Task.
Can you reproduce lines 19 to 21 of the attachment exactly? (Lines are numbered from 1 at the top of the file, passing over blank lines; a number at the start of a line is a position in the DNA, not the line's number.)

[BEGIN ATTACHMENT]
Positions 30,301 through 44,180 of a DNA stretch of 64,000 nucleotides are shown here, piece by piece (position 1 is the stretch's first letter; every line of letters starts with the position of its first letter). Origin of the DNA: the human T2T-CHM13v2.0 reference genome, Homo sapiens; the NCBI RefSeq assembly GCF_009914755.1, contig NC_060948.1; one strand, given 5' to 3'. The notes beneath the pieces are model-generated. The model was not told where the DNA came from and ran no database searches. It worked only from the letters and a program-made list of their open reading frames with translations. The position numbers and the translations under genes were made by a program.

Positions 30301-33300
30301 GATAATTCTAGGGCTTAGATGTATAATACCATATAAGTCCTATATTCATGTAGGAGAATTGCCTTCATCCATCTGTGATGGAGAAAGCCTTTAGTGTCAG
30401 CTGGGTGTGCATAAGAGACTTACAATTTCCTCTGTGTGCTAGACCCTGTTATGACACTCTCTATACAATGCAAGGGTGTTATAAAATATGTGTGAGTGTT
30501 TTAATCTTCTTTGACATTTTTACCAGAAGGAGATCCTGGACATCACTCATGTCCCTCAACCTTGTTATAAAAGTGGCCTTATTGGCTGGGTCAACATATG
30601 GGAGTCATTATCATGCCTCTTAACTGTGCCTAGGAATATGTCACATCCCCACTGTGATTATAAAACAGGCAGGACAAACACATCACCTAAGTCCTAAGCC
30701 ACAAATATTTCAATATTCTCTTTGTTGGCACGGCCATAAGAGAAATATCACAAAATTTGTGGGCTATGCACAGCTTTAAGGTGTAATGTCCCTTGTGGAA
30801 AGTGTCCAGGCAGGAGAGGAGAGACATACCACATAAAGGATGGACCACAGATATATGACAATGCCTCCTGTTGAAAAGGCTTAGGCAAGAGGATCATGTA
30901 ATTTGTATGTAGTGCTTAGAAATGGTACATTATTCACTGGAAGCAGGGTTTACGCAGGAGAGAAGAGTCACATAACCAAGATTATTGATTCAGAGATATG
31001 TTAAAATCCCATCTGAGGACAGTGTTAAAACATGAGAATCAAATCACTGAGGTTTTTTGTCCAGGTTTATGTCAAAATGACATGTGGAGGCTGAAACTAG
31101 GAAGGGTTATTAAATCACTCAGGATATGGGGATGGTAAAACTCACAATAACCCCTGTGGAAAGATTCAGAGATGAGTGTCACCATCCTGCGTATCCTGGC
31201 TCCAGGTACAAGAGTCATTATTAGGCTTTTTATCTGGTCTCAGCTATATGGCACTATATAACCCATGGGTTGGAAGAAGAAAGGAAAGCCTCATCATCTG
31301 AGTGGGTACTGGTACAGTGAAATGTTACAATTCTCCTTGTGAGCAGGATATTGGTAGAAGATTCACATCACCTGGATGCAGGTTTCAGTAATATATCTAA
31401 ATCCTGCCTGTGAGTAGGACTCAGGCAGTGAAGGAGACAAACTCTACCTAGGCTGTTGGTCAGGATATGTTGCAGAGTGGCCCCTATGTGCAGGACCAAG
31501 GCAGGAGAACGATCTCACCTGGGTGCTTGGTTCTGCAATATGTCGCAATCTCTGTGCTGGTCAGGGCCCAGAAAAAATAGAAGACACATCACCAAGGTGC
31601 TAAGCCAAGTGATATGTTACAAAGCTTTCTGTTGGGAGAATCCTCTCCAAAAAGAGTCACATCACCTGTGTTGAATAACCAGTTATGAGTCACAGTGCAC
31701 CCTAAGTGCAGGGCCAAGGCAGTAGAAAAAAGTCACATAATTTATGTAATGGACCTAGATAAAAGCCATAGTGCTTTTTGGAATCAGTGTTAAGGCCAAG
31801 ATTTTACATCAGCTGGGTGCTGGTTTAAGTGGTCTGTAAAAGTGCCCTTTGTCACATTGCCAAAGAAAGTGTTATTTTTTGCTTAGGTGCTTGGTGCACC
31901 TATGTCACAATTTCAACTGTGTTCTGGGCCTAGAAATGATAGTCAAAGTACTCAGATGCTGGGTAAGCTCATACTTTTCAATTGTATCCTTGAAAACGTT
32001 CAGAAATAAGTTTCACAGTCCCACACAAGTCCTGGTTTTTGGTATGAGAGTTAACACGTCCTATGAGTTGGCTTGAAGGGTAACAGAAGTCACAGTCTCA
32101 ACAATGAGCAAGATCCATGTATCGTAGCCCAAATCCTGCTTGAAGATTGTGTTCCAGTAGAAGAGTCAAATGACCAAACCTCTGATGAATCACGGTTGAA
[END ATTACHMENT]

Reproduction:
31901 TATGTCACAATTTCAACTGTGTTCTGGGCCTAGAAATGATAGTCAAAGTACTCAGATGCTGGGTAAGCTCATACTTTTCAATTGTATCCTTGAAAACGTT
32001 CAGAAATAAGTTTCACAGTCCCACACAAGTCCTGGTTTTTGGTATGAGAGTTAACACGTCCTATGAGTTGGCTTGAAGGGTAACAGAAGTCACAGTCTCA
32101 ACAATGAGCAAGATCCATGTATCGTAGCCCAAATCCTGCTTGAAGATTGTGTTCCAGTAGAAGAGTCAAATGACCAAACCTCTGATGAATCACGGTTGAA